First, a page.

Kai Johnson

LEVIES

 

when flood-waters rise,

i dream of setting fire

to all my levies.


BRIGHTLY

 

we often forget

the sun is burning alive.

from here, we see light.

Nasra Adem – self love new years resolutions

new years rezzo

flex my goddess/empress/high priestess juju
become the Sun
pop a consistent squat
build the foundation
have mercy
healthy boundaries
honour the Land
“Love be a verb, son”
welcoming the abundance that beeeeen mine.

Nasra Adem is a 22 year old queer, Muslim, multidisciplinary artist, community organizer and activist. She is the current Youth Poet Laureate of Edmonton, AB, the curator of Sister 2 Sister: an artist collective for/by femmes of colour and Black Arts Matter-Alberta’s first all Black arts festival. Nasra is passionate about using art to disrupt, protect, educate, inspire and build forward moving Love within her communities.

Ayana Koduah

Little Black Girl

Twelve years old,

 first day of school,

burn marks on my chest.

I told a story,

that included a science lab

and a chemical spill.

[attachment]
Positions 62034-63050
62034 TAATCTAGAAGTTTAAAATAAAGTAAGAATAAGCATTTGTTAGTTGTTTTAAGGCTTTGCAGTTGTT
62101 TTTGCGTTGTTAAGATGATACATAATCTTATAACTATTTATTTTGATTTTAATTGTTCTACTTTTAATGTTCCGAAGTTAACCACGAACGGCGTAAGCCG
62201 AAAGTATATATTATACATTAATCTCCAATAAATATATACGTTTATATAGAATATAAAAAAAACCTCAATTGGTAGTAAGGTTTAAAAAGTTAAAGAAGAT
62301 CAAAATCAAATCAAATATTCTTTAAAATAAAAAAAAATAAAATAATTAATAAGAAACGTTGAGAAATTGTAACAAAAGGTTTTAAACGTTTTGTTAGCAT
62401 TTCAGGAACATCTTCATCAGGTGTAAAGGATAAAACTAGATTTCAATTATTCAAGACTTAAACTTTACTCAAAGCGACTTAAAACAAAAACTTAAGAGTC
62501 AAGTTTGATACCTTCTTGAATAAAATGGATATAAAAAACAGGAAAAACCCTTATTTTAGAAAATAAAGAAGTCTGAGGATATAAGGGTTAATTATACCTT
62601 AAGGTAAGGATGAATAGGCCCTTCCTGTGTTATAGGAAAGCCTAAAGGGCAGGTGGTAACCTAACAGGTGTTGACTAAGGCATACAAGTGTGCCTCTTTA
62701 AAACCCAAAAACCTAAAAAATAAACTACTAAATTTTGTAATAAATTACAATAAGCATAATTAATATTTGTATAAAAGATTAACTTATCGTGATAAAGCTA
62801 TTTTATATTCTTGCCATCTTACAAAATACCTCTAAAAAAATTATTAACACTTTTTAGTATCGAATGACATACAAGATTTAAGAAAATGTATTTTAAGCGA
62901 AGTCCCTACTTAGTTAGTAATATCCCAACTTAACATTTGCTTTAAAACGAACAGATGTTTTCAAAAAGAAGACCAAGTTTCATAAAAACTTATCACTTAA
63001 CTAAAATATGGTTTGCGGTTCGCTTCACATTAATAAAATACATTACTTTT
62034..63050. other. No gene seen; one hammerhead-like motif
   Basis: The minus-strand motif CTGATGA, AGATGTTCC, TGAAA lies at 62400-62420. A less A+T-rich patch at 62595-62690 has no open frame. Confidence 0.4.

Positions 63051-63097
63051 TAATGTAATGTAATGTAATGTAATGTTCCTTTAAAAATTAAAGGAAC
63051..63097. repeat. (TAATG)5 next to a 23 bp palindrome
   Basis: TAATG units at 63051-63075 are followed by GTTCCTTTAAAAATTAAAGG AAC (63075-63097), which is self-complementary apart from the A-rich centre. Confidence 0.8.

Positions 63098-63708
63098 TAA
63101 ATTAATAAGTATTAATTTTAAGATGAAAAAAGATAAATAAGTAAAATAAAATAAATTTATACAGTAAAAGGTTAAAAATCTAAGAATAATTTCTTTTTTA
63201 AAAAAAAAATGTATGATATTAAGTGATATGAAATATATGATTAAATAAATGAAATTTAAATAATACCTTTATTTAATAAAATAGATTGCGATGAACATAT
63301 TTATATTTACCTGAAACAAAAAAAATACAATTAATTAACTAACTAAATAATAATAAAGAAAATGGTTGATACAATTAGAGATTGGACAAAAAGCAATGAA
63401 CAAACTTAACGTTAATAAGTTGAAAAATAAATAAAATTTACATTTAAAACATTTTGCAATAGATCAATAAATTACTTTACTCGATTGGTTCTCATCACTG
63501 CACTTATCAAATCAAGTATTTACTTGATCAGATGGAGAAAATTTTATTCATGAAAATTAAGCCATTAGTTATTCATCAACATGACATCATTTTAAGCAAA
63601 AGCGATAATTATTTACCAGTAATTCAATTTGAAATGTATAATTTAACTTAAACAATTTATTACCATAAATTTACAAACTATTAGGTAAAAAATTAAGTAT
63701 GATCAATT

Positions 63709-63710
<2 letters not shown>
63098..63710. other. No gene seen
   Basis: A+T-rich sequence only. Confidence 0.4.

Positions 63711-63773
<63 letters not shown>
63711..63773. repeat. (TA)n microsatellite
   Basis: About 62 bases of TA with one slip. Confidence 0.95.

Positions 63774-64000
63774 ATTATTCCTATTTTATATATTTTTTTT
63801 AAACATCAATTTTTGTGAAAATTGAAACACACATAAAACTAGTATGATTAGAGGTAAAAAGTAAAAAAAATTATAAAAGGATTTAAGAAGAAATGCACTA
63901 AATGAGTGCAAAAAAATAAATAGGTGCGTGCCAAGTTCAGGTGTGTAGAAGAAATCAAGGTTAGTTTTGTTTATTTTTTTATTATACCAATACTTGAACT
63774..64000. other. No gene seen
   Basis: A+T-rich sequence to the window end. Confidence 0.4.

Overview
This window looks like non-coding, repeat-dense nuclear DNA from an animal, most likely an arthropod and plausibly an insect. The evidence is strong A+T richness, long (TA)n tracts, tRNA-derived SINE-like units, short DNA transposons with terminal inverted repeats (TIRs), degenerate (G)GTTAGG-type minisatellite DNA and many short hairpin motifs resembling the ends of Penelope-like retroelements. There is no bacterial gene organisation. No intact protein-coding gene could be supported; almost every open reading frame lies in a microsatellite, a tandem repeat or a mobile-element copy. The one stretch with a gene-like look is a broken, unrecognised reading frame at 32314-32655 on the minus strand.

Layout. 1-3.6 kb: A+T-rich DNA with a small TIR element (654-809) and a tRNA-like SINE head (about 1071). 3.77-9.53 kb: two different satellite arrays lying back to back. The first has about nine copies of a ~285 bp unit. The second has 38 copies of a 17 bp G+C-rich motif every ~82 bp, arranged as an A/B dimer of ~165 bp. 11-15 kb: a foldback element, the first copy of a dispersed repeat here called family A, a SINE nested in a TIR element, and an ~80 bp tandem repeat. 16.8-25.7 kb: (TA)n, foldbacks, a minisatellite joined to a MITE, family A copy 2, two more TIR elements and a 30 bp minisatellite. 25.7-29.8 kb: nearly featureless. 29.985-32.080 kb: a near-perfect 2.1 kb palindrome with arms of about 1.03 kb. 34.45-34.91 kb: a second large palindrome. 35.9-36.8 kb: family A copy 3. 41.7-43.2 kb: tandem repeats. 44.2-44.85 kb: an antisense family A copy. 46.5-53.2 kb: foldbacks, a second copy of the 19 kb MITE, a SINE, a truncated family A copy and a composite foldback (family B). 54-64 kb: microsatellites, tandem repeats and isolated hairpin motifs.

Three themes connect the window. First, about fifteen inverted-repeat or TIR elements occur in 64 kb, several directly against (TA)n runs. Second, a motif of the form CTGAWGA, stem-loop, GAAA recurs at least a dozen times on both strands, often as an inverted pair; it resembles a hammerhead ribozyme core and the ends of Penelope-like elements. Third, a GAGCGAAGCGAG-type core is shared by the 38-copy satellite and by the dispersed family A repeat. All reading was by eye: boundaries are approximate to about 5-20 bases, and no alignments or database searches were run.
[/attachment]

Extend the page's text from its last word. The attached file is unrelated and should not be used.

Didn’t include me

religiously appyling bleaching cream

beaming with pride,

from a compliment

on how light I was becoming,

how acceptable i was becoming.

Little girl,

women that look like your mother will tell you

black girls don’t play in the sun.

You will fail their paper bag test,

they will tell you,

you’re the bad version of themselves.

you will spend days

bleaching your skin to perfection.

Little girl smile,

the sun is beating its gold into your skin.

On the day you relax your hair

It will smell like you’re burning.

Beauty is pain

you’ll tuck into your screams

Remembering all the broken combs.

Your body will still

For years, beauty will mean burn marks on your scalp.

Little girl,

your hair is a tree,

Growing to the sun,

Don’t tame it.

Nine years old,

your mother will sit in your classroom

spoon feeding you lunch,

you stopped eating

Because

your thighs rubbed together,

Your butt never fits into anything

fat felt like something disgusting to be.

You will learn,

not everyone is built like the magazine.

Little black girl,

on the day your hips widen and

 your breast protrude,

coming into being a women

your every action will be deemed promiscuous.

Men who look like your father

will now find your sex attractive.

Wrapping themselves into your broken places.

Whispering words that feel like glue

 but They will tell you they find you hard to love.

So treat your body like a temple

and start to call this temple home.

For there will be men who will love your hard parts to cotton candy,